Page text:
Film Reviews

Uncharted waters

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Appropriately, it's at the falls that Pocahontas encounters the man who will fulfill Grandmother Willow's prophecy. The future lovers sneak uneasily around each other. First Pocahontas hides from Smith, then vice versa. When they finally see each other for the first time, the moment illustrates the difference between Pocahontas and most of its animated predecessors.

Because the base of the waterfall is shrouded in mist, Smith, who is aiming his rifle at a kneeling shape he presumes to be the enemy, doesn't realize at first that he's about to shoot a beautiful young woman. Then comes a lovely series of interwoven shots: she stands up and slowly turns around, and as she turns, the haze lifts and their eyes lock. Smith lowers his rifle. Then we jump back to a medium long shot, in profile, of John Smith and Pocahontas staring at each other, simultaneously enraptured and unnerved. It feels less like a moment from a Disney movie than a missing scene from Michael Mann's brooding romantic melodrama The Last of the Mohicans.

In almost any other Disney film, this moment would have been handled very differently. There would have been music that went from playful to mysterious to excited, and then, when the lovers gazed into each other's eyes in quivering closeup, the score would have surged to giddy heights of melodrama. There might even have been birds whirling around, streaming bits of colorful crepe paper behind them.

But the directors of Pocahontas, Mike Gabriel and Eric Goldberg, eschew the obvious. There is no music in the scene--just the hissing rush of water and the faint chirp of birds. And rather than filling the screen with giant closeups of awestruck, moony faces, the filmmakers hang back, showing us the lovers in full frame. As they hesitate, so does the film.

The moment is lovely and subdued, and it's just one example of how the film breaks with Disney tradition. It's the first studio-financed cartoon inspired by a real-life figure. It's the first to enlist the aid of bona fide political figures (like American Indian Movement leader Russell Means, who served as both advisor on the script and provided the voice of Chief Powhatan) to provide historical and cultural input at every stage of production. And it's the least kid-friendly Disney movie in years, both in terms of its story, which concentrates exclusively on adults with adult emotions, and its merchandising potential (what kid wants to snuggle up next to craggy old Chief Powhatan at night?).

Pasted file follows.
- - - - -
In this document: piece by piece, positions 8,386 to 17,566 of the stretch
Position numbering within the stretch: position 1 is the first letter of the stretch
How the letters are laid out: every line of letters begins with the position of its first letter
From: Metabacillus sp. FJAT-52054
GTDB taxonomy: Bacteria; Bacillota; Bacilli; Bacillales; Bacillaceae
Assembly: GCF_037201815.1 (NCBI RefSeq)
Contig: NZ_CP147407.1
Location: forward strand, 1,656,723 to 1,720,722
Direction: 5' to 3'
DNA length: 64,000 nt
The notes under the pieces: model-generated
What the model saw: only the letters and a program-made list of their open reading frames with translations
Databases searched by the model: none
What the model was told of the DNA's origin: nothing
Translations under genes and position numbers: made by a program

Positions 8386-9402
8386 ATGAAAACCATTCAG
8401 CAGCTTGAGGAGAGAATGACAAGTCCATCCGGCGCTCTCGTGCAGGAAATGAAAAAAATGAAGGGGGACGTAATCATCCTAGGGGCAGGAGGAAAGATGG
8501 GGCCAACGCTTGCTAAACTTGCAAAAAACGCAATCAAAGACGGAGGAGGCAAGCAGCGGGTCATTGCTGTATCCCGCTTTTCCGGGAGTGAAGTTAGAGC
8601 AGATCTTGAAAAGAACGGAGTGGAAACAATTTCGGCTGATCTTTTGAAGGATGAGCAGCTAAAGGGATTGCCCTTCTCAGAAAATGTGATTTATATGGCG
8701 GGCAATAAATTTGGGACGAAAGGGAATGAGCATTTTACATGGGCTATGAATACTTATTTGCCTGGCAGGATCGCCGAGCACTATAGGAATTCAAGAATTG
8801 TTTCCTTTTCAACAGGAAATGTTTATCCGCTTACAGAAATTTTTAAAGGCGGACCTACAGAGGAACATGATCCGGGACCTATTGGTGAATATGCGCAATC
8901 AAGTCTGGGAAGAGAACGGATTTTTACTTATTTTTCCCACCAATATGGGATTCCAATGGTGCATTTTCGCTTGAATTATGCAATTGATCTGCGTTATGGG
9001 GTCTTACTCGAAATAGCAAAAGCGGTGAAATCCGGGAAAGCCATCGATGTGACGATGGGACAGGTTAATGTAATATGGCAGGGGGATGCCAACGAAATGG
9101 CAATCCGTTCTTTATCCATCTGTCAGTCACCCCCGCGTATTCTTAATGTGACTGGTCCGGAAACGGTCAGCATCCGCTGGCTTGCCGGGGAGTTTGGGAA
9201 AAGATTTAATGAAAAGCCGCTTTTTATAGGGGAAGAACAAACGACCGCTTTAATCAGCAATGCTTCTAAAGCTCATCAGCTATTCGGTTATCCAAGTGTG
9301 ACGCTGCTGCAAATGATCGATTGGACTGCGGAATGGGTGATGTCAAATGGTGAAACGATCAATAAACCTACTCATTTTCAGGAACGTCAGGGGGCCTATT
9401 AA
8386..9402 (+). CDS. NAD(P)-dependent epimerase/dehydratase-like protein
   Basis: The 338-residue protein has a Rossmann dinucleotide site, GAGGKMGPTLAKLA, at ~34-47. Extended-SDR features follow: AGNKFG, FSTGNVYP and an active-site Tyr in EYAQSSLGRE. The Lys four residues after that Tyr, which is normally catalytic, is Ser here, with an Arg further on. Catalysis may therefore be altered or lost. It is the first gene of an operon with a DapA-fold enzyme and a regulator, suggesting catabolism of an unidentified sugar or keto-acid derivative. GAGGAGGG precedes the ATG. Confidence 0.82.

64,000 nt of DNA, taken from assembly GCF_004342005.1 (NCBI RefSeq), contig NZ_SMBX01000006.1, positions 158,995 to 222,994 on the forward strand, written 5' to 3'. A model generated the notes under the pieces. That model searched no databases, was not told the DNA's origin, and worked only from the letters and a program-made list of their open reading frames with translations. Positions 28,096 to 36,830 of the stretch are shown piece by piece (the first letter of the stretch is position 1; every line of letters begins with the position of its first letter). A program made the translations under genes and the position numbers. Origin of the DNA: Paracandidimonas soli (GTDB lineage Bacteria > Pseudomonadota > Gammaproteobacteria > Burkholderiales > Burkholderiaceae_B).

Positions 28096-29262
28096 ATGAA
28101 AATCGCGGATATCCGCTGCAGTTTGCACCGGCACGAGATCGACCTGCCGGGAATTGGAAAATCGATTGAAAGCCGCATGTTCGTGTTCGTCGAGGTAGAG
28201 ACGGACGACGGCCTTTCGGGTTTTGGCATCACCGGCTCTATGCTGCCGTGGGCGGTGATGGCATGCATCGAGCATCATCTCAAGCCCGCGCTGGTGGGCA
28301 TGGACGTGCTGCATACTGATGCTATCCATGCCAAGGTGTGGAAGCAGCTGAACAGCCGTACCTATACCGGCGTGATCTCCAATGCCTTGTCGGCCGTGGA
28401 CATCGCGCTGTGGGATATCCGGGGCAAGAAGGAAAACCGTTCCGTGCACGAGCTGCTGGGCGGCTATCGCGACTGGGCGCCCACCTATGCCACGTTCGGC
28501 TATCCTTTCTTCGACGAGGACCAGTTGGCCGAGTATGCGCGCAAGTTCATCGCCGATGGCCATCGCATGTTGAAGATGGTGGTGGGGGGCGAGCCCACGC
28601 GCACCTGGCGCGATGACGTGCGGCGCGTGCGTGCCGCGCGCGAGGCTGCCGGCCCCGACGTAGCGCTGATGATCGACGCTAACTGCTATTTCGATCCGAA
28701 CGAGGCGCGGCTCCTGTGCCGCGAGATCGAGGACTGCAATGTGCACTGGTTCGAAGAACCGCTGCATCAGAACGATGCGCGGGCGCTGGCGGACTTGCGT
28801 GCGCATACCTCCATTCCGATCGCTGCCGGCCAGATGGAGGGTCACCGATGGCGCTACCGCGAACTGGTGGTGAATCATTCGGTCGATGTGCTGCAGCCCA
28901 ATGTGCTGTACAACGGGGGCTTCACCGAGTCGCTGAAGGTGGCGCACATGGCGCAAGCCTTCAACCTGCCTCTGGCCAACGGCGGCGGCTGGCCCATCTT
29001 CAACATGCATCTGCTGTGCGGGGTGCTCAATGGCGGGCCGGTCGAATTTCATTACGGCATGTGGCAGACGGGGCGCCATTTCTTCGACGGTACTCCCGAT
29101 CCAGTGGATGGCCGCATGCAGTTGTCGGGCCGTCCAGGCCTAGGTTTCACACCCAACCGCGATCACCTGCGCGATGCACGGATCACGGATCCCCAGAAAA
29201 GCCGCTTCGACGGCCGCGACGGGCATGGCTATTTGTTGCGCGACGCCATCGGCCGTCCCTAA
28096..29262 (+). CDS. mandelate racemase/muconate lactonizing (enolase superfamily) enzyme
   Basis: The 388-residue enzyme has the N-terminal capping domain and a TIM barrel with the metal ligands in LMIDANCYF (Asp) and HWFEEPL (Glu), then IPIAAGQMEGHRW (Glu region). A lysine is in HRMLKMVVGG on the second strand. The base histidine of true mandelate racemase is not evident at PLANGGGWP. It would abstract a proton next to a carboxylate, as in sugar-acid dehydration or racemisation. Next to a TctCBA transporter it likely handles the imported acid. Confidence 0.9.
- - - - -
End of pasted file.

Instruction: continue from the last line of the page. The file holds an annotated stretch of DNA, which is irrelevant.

Most intriguingly of all, the film has an unhappy ending. Perhaps it's more accurate to say it's unhappy by the standards of recent Disney; with the exception of The Lion King, which unflinchingly examined the trauma of losing a parent, most of the studio's recent cartoon product has taken viewers to the edge of true sadness or terror, then pulled back at the last possible second. Pocahontas and John Smith find true love, but they don't get to hold onto it. Like the lovers in another romantic summer weepie, The Bridges of Madison County, the intensity of their affection is compounded by the knowledge that they can't possibly stay together.

Like Romeo and Juliet, they're doomed by bloodlines; the film enlarges this conceit so that it encompasses culture and nationality as well. Although the script bends over backward to suggest that peace between Native Americans and colonists could have been a possibility if each side had embraced understanding over suspicion and ignorance, our knowledge of what really happened darkens the hopeful mood.

The lovers' separation, coupled with our realization that the arrival of the white man signals the beginning of the end for the red man, suffuses the finale of Pocahontas with a mood of melancholy regret. There's nothing inherently wrong with that, of course--except that it's likely to leave folks who think animation is only suited to the presentation of dancing teacups and singing fish rather baffled.

Although I've said many positive things about Pocahontas, I wouldn't want viewers to expect a movie that works on every conceivable level. The picture certainly has problems.

One is that the traditional Disney elements often feel shoehorned into the narrative. Perhaps because the filmmakers were interested in exploring more adult terrain, they treat some of the songs in a clunky fashion, and although the requisite anthropomorphized animals are endearing, they never seem integral to the plot. (At the end, when Pocahontas' raccoon buddy and a spoiled English bulldog owned by governor John Ratcliffe--who have spent most of the movie teasing each other--show up wearing the garb of each other's cultures, the moment feels like something the producers of "Sesame Street" would have rejected as too PC. They might as well be carrying placards that read, "Can't we all just get along?"

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Matt Zoller Seitz